Take It With You 10.24.2021

This story is dangerous.  If you read it in too narrow a way, out of context of all the other events with Moses, Aaron, the Israelites and Egyptians and God, it really makes God seem petty and nit-picky.  Moses didn’t follow God’s instructions to the letter, so he was punished in what seems like a fairly harsh way.  It seems as though the take-away for us is that we had better do what God says or else.  What?  You can’t audibly hear the voice of God, giving you detailed instructions for every step of your life?  Well, then you must not have a deep enough faith, a strong enough relationship with God; otherwise, you would know exactly what God wants and expects you to do.  Please sense the sarcasm in those statements in italics; that is not at all what I mean.  But that mindset is part of what is dangerous about this story, if we’re not careful. 

I have a news flash: you are not Moses. I am not Moses. Moses was a prophet whom God set apart for a very specific assignment: to lead His chosen people out of slavery and into the Promised Land.  Over the many years since God called Moses from the burning bush, God had spoken directly to Moses in unique and specific ways, with specific instructions and laws and assurances of God’s provision for Moses and the Israelites. The instance in today’s passage was not a unique occurrence; it was not a still, small voice that Moses could have mistaken for something else. It was a clear, specific instruction from which Moses proceeded to deviate.  This is a story of Moses’ lack of faith and trust in God, his tendency to center himself and not simply point to God’s faithful provision. It’s a story we can learn from, but if we’re not careful and don’t consider the full context of the events in the story, it is easy to wind up being scared of God; not holy fear, but paralyzing fear that leaves us scared to mess up, rather than emboldened with the power of God at work in our lives.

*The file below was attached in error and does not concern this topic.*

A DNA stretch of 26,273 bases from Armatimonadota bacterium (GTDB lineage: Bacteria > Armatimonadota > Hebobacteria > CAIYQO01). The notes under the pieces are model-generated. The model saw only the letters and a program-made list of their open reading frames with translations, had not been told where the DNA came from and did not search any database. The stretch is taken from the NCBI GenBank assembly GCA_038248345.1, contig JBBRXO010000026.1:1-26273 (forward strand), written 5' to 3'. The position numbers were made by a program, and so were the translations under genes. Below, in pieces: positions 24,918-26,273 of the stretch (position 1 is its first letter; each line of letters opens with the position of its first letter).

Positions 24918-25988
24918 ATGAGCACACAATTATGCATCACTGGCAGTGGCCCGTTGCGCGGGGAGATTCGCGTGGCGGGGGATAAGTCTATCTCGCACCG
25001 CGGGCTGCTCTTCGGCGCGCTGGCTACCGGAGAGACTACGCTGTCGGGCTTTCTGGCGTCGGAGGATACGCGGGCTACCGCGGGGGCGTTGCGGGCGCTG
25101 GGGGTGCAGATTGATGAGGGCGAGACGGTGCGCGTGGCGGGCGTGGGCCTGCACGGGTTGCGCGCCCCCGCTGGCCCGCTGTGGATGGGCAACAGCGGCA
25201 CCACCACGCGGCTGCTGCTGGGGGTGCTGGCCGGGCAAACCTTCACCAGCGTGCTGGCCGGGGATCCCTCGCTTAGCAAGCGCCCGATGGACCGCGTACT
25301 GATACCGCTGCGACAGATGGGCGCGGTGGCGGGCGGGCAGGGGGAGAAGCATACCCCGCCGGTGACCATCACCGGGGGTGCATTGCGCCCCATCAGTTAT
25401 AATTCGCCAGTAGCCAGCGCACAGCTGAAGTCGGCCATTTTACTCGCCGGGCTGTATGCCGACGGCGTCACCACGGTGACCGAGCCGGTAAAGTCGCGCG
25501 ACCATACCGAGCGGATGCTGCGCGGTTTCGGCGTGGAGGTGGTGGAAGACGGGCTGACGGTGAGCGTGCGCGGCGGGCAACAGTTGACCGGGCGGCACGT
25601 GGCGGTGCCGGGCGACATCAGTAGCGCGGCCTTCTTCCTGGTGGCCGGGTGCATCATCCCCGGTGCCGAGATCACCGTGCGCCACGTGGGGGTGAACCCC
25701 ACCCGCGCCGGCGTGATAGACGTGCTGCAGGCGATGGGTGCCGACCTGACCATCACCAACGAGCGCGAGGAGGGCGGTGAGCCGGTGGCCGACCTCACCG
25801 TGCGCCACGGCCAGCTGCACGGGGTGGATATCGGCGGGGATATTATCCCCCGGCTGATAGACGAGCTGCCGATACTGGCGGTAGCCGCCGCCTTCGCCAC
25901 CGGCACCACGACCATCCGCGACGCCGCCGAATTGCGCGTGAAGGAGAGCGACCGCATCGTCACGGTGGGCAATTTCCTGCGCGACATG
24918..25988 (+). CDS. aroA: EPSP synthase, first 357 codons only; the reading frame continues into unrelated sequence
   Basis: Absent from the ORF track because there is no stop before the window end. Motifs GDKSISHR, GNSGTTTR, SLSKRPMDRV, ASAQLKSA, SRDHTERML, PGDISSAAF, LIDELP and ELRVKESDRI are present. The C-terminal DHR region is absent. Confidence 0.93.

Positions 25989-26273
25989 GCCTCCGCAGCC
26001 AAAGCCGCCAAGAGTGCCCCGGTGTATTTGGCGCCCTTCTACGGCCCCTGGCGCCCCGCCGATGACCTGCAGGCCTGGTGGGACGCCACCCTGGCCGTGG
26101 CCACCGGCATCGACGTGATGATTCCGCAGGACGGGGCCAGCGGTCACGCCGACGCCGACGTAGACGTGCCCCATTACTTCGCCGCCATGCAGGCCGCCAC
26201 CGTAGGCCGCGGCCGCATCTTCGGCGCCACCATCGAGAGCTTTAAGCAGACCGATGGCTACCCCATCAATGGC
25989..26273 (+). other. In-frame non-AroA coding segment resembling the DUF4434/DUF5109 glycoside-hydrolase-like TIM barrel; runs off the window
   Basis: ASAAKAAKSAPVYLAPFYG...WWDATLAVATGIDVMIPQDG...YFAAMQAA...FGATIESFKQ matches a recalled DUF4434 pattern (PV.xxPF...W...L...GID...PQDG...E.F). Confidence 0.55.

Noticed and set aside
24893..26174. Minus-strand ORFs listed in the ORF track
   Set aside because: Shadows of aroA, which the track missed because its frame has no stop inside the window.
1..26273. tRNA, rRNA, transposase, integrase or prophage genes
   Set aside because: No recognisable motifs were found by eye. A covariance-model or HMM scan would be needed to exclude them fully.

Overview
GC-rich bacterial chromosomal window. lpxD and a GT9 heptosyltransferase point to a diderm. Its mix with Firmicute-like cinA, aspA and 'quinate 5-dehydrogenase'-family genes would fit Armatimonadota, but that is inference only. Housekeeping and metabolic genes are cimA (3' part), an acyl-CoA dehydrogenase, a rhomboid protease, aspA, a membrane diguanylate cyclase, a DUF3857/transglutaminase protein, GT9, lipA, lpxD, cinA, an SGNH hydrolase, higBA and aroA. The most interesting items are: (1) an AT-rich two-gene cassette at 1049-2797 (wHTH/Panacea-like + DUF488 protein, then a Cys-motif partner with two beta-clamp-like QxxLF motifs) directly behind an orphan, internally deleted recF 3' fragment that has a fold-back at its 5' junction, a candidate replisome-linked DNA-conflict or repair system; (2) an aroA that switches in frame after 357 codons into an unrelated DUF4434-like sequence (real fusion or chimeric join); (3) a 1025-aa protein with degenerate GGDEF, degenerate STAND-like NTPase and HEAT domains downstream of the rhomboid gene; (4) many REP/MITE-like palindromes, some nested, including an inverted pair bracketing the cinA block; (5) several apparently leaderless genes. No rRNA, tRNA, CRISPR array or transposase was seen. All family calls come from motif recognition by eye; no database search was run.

Yes, God has a plan and purpose for each of us.  Yes, we need to trust God.  Yes, we need to cultivate a relationship in which we can discern God’s voice and direction through prayer and meditation on His word.  But we do not need to cower beneath a punitive God who is just waiting for us to put a toe out of line so that He can smite us.  God is our good, good Father, who wants our obedience and trust, yes, but who also wants us to have an abundant life, lived in relationship with Him. 

~ Katie Herring